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Mapping of wasp genome to help fight pests, disease

January 14, 2010 -- Wasps -- not the nuisance yellow jacket kind, but tiny parasitic jewel wasps -- are the latest creatures to have their genome deciphered by scientists. A team of researchers, including SF State biologists, has mapped the complete DNA sequences for three wasp species and their results will aid the analysis of such complex genetic traits, as skin color, as well as harmful human diseases.

Photo of a wasp from the Nasonia genus stinging a fly pupal host and laying eggs within it.

A female wasp from the Nasonia genus stings a fly pupal host and lays eggs within it. Photo by Peter Koomen and Mathijs Zwier, courtesy of Leo Beukeboom (University of Groningen)

Published in the journal Science, the genome sequences may also help advance our understanding of how to use parasitic wasps as natural agents against agricultural pests and disease-carrying insects. The study examined three species in the Nasonia genus, miniscule wasps a quarter of the size of a fruit fly. They lay their eggs on other insects, such as ticks or cockroaches, which then hatch and kill the host creature. This new genetic information could provide insight into the kind of insect hosts different wasp species prefer and how their venom works.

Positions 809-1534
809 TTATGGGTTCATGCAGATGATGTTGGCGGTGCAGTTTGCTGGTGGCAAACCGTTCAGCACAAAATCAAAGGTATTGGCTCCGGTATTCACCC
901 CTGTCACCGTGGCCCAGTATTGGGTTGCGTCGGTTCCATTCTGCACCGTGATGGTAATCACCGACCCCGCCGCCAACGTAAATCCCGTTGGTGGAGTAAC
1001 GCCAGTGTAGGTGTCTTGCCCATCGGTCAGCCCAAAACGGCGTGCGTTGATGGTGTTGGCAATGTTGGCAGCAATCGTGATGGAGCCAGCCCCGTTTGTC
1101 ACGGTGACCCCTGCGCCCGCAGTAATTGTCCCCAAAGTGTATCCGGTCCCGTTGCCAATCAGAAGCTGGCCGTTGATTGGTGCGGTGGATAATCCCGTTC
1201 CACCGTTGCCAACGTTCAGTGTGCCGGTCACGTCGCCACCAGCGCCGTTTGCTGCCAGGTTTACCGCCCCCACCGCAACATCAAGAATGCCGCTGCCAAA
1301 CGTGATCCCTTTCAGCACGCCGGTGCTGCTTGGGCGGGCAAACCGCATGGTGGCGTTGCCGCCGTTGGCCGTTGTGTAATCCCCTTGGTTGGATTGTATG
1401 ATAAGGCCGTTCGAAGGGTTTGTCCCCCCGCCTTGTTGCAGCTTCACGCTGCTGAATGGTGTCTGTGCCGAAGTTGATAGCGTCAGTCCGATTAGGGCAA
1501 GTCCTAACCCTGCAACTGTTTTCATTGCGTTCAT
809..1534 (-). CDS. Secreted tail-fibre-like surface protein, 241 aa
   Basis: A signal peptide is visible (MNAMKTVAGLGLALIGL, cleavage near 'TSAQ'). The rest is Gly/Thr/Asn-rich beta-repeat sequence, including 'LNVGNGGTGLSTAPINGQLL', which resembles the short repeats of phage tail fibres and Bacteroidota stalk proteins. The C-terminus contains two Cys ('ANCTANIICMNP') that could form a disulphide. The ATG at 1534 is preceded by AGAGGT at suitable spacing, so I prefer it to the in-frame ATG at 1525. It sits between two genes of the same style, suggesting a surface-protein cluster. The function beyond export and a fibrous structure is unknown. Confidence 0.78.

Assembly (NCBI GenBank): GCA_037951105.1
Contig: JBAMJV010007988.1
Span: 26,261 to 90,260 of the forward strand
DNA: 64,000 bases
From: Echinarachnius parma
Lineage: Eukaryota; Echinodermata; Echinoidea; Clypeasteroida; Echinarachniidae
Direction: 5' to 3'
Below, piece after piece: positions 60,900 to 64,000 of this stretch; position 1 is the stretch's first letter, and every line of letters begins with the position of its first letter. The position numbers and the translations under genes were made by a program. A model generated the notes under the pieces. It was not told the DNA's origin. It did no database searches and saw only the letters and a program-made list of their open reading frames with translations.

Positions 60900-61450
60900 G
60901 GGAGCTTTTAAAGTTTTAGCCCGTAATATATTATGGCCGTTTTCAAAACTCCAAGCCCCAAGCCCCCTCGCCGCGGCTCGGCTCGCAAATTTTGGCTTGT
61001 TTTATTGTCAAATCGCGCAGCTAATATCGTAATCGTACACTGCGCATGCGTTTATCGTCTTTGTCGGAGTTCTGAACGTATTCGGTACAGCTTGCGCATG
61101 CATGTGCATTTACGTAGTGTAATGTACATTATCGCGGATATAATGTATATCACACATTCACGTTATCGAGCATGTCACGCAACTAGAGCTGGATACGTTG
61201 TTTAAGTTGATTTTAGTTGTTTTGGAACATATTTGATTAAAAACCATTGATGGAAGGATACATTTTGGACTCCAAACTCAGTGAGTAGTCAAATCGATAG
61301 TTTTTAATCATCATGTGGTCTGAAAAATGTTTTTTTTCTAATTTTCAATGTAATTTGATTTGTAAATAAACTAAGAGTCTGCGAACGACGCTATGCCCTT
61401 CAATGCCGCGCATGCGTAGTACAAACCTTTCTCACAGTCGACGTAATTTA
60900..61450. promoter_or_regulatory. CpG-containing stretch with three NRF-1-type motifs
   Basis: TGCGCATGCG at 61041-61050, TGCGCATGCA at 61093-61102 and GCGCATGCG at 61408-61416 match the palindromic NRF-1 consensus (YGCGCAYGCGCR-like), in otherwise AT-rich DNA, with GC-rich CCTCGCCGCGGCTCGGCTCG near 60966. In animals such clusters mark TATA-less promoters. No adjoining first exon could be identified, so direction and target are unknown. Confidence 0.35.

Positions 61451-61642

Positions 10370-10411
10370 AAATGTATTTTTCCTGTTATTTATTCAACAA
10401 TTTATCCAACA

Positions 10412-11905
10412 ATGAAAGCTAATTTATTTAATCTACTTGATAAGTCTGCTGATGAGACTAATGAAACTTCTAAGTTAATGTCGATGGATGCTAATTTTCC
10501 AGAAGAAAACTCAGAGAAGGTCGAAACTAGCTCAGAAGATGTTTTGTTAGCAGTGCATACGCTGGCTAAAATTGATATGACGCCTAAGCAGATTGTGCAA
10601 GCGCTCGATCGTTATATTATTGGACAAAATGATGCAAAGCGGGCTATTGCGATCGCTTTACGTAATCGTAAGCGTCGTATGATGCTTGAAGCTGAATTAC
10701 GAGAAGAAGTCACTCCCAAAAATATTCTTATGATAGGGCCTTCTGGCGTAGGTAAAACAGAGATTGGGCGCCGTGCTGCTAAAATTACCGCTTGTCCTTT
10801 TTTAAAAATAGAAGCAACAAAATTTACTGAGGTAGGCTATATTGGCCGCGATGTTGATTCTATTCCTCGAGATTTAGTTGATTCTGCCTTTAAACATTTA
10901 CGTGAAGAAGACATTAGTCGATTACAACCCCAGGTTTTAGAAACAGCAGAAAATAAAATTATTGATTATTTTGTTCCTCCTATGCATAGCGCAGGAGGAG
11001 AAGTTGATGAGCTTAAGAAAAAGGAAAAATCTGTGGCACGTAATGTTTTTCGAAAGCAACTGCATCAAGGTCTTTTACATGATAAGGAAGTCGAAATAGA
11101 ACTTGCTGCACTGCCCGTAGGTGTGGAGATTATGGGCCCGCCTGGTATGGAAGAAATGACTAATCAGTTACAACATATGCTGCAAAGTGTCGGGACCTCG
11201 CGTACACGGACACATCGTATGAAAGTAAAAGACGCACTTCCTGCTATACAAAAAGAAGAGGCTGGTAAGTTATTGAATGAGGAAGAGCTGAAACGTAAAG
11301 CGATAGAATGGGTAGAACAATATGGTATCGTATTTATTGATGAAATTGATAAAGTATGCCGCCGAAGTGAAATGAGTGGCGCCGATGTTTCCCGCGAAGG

"These genome sequences will be a major tool for agricultural pest control," said Chris Smith, assistant professor of biology, and one of the study's authors. "Many people may not realize how dependent humans are on these tiny wasps, which protect our food crops and save the U.S. billions of dollars each year by reducing crop loss."

Smith led a team that identified repeat sequences in the wasps' DNA that may have otherwise been misidentified and counted as genes. These virus-like elements replicate themselves throughout the genome and were long dismissed by scientists as "junk DNA" because they appeared to serve no purpose for the host. Many scholars now believe these elements may provide raw genetic material that cells use to create the building blocks of new genes.

Smith and SF State students Henry Hunter and Jay Kim were part of an international research team, led by Professor John Werren of the University of Rochester.

-- Elaine Bible


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